Six Things to Know Before You Buy an IPO

Investors dream of getting in on the ground floor of the next IBM, Intel or Xerox -- buying a thousand shares of stock on its initial public offering at $20, watching it split two, three or four times and ending up with 16,000 shares at $100 per. Or even buying an IPO at $20 and selling it a week later at $60.

But finding the next Yahoo can be like voodoo. The road to such glory is dangerous, with losers all around. And worse yet, the access ramps are difficult to find. That said, here is a road map.

The Basics of the IPO

An IPO is a company's first offering of shares to the public. It is the first time those shares will be given a test of their market value. Before the IPO, the company (and its underwriters) has set a price for the shares based upon their belief (or wish) as to their value.

The price is more a reflection of the amount of capital the company is looking to raise than of the actual "book value" of the shares. On the IPO date, and soon thereafter, the market will set value, as it does with all stocks, based on the price investors are willing to pay.

A Good IPO Is Hard to Buy

Unfortunately, getting some of those shares at their initial price is nearly impossible for individual investors. Large institutional investors, such as mutual funds and pension funds, get the bulk of the offering-price allocations. The small investor and her broker are at the bottom of the food chain. However, if you know where to look you can break in sometimes.

The Right Broker is the Key

In selecting a broker for IPO access, select a firm that underwrites many deals. The more deals, the more inventory and the better chance of you getting an "allocation." For technology issues, Robertson Stephens, Montgomery or Alex Brown do many underwritings. For other sectors, Morgan Stanley, Merrill Lynch and Lehman Brothers are the big players.

But be aware that most of these brokerage firms will not allow an IPO as your first investment with them. You must have an established, active account.

Also, be alert to new brokerage developments. For example, Fidelity has announced a deal with Salomon Brothers in which 15 percent of Salomon-managed IPOs will be made available to Fidelity. Try some of the smaller houses that make it their business to have an IPO inventory.

IPO Mutual Funds

Renaissance Capital is starting an IPO mutual fund that invests just after the company is listed. Renaissance is the leading source of institutional research on IPOs. Two other funds, Wasatch Micro-Cap and Robertson Stephens MicroCap, are established IPO funds with good performance. Two small firms, Wit Capital and W.R. Hambrecht and Co., will let you bid for a small number of shares online.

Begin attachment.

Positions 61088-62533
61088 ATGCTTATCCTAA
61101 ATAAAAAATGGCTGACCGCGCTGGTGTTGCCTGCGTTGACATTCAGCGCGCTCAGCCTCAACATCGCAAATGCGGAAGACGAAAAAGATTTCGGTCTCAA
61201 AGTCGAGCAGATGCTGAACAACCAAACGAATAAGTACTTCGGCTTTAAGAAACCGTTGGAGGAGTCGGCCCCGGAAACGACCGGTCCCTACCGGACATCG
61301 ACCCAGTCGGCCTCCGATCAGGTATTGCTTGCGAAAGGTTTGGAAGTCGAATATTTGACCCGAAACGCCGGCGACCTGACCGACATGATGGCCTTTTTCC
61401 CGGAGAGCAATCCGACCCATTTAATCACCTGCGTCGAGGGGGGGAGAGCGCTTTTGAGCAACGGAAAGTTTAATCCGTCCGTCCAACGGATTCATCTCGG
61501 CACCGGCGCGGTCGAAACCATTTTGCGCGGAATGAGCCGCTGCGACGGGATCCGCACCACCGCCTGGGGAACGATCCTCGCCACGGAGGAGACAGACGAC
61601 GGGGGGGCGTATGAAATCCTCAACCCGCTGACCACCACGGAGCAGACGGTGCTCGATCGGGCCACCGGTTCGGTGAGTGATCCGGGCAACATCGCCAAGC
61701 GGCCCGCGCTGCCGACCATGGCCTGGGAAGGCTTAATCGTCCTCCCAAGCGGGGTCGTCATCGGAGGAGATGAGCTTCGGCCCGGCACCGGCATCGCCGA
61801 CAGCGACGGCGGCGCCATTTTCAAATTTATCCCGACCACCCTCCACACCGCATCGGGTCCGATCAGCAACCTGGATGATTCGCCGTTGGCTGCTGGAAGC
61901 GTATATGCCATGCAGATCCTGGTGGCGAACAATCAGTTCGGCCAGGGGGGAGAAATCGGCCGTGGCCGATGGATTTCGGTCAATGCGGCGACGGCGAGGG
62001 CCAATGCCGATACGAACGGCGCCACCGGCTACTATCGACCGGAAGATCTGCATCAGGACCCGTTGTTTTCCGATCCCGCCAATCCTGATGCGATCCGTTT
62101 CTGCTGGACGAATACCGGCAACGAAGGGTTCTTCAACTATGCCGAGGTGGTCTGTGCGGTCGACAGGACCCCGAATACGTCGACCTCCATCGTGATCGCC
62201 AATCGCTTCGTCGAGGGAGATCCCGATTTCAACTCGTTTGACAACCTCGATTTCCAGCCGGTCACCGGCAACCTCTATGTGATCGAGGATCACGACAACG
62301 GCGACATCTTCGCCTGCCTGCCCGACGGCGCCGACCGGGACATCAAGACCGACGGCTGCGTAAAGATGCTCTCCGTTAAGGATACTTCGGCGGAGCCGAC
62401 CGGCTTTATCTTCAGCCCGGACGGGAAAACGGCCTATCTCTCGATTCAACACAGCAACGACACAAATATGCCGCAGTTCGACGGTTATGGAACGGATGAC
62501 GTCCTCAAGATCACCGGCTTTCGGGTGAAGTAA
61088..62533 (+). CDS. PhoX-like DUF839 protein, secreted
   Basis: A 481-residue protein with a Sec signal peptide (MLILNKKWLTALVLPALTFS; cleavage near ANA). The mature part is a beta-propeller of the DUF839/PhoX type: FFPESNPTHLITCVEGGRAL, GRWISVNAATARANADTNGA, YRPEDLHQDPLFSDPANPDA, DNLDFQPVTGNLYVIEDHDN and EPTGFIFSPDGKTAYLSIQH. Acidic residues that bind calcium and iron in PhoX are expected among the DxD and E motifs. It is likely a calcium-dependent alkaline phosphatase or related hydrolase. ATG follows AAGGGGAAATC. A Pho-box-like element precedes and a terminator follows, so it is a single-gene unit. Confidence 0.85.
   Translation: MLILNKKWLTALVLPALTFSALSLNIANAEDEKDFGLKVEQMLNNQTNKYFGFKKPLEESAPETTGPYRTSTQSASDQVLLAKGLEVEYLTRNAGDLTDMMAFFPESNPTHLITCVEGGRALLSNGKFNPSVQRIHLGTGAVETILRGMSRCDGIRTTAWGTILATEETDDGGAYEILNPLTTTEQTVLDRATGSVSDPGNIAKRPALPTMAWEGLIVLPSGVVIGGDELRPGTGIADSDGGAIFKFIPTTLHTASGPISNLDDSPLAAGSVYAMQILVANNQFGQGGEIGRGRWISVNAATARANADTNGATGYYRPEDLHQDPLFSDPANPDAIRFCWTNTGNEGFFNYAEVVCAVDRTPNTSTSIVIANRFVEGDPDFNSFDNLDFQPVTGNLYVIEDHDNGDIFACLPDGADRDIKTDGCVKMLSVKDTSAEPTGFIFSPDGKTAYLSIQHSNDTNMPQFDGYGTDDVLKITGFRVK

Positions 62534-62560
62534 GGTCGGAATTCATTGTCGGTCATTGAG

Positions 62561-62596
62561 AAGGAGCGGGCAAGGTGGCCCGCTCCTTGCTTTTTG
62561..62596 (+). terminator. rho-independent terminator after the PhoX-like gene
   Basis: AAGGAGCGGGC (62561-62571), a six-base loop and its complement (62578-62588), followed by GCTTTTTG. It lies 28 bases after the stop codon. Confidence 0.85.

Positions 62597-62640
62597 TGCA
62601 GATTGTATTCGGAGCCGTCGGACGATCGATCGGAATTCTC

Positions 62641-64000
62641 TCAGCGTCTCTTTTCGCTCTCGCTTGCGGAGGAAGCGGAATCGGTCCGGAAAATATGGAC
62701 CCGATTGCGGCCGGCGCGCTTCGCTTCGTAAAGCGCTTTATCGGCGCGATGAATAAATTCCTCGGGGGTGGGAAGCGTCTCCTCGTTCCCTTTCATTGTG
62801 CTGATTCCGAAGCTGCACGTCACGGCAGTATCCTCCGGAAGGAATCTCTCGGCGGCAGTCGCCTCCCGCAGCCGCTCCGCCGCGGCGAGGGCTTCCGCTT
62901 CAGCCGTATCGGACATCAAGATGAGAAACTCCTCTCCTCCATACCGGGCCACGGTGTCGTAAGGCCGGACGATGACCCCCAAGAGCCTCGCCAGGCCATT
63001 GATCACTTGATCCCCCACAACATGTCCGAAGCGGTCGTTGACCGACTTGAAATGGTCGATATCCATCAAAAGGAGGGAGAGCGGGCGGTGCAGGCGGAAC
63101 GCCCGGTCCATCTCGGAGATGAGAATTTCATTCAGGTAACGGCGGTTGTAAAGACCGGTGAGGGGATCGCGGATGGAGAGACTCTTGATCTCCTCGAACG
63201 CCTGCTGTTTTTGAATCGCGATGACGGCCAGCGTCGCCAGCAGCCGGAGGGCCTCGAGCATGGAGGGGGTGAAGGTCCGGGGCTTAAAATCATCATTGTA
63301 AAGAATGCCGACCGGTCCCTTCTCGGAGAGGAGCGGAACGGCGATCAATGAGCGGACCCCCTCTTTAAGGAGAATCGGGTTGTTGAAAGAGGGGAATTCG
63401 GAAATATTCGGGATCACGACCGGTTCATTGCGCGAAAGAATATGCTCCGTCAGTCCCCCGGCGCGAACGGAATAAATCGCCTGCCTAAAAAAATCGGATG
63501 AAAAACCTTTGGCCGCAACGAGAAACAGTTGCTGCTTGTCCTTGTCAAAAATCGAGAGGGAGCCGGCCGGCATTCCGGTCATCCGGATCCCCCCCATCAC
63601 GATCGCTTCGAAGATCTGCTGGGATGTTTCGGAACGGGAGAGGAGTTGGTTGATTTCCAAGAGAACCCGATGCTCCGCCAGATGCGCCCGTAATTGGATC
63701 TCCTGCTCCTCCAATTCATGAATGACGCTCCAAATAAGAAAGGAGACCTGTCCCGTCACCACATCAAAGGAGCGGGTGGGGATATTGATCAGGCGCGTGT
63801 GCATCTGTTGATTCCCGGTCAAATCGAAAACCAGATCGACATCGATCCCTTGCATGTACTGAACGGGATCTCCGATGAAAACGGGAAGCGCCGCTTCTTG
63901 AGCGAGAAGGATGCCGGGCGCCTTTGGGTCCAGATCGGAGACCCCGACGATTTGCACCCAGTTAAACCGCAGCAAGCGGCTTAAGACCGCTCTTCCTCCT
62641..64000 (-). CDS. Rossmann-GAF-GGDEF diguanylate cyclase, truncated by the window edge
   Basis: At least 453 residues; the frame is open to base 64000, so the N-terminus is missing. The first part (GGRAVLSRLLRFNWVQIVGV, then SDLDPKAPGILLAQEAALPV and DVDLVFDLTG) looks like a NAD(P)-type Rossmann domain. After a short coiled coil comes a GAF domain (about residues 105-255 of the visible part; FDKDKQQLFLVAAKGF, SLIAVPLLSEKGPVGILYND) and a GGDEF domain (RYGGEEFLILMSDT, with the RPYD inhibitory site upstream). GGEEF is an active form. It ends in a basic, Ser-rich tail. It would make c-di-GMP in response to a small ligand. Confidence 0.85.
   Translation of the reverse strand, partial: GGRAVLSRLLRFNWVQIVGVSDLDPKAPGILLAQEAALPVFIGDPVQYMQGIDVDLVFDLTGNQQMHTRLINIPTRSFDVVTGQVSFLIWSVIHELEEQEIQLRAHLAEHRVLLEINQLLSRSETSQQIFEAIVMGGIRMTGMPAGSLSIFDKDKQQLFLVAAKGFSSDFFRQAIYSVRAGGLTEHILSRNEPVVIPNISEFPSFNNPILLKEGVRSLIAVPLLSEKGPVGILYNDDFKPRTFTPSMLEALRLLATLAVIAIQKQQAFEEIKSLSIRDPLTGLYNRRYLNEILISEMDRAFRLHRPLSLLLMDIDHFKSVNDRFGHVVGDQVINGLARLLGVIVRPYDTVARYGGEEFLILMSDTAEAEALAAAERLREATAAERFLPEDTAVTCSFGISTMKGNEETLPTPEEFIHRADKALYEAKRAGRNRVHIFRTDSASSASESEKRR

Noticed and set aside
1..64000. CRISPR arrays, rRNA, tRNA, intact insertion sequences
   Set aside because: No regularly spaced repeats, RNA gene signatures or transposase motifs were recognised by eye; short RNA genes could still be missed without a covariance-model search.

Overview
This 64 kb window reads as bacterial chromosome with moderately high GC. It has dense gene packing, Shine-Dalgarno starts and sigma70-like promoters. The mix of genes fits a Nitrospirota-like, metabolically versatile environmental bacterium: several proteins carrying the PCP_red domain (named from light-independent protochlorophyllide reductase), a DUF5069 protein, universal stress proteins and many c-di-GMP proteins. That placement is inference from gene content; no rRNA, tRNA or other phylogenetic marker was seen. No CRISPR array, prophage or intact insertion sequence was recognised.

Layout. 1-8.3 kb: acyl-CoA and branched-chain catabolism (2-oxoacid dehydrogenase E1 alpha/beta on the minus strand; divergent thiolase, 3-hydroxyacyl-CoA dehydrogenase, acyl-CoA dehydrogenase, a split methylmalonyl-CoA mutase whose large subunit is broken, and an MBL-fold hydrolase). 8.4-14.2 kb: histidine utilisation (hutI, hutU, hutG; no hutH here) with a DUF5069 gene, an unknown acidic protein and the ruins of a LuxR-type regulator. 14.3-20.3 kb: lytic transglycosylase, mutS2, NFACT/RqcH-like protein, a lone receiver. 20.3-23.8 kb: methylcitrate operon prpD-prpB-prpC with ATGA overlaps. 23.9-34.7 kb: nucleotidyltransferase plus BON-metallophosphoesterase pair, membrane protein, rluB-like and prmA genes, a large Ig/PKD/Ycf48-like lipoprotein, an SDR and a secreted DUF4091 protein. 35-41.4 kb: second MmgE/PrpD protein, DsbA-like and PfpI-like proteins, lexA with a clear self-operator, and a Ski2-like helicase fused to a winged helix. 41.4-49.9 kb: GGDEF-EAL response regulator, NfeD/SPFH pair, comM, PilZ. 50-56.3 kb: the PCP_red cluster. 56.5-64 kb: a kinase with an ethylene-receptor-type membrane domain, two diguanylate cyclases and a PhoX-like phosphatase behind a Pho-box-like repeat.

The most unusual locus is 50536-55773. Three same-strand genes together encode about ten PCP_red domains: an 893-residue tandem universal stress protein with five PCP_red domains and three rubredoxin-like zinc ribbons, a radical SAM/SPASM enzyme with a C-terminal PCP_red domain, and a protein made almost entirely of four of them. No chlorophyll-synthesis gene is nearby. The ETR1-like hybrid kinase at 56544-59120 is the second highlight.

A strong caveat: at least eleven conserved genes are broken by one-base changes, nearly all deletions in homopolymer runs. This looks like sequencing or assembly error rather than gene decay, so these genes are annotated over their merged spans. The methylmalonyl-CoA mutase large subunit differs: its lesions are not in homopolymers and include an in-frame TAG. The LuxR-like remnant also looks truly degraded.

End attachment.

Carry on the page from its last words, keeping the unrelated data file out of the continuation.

Before You Buy an IPO

1. Read the prospectus; a copy will be mailed to you on request. The most important factors to consider are the proposed uses of the money raised and the plans of the present insiders. If the money is going to repay loans or buy the equity of the founders, look out. If it's going for research, testing, marketing or other operational items, good. If present management is staying on, also good.

2. Read Monday's USA Today to learn what IPOs are coming.

3. Ignore hype or tips; if your broker suggests an IPO, your antennae should go up. There is a reason the shares are plentiful, and it's not good.

4. Look for spin-off IPOs; when larger companies divide, such as Lucent from AT&T, chances are there is profit to be made on parent and offspring alike.

5. Look for the major underwriters; small underwriters may signal a reluctance on the part of Wall Street to stand by a new company.

6. My suggestion: Wait. There is no stock that you simply must own. Let the market work for a day or two before you take the plunge. You will win that way more often than you will lose.

If you wait 6 to 24 months after the IPO, you can buy the stock from any broker and probably at a great discount below or near the original IPO price. Why?

IPO prices usually go down, significantly, even if the company is excellent. The secret is that venture capitalists, principles or the parent company for spin offs agrees to wait anywhere from six months to two years before they sell their shares. This is called the lockup period. When they finally sell off, the "dumping" takes its toll on the stock price, and you get in at or near the original offer. Of course, the stock is already listed, so any broker can make the trade.
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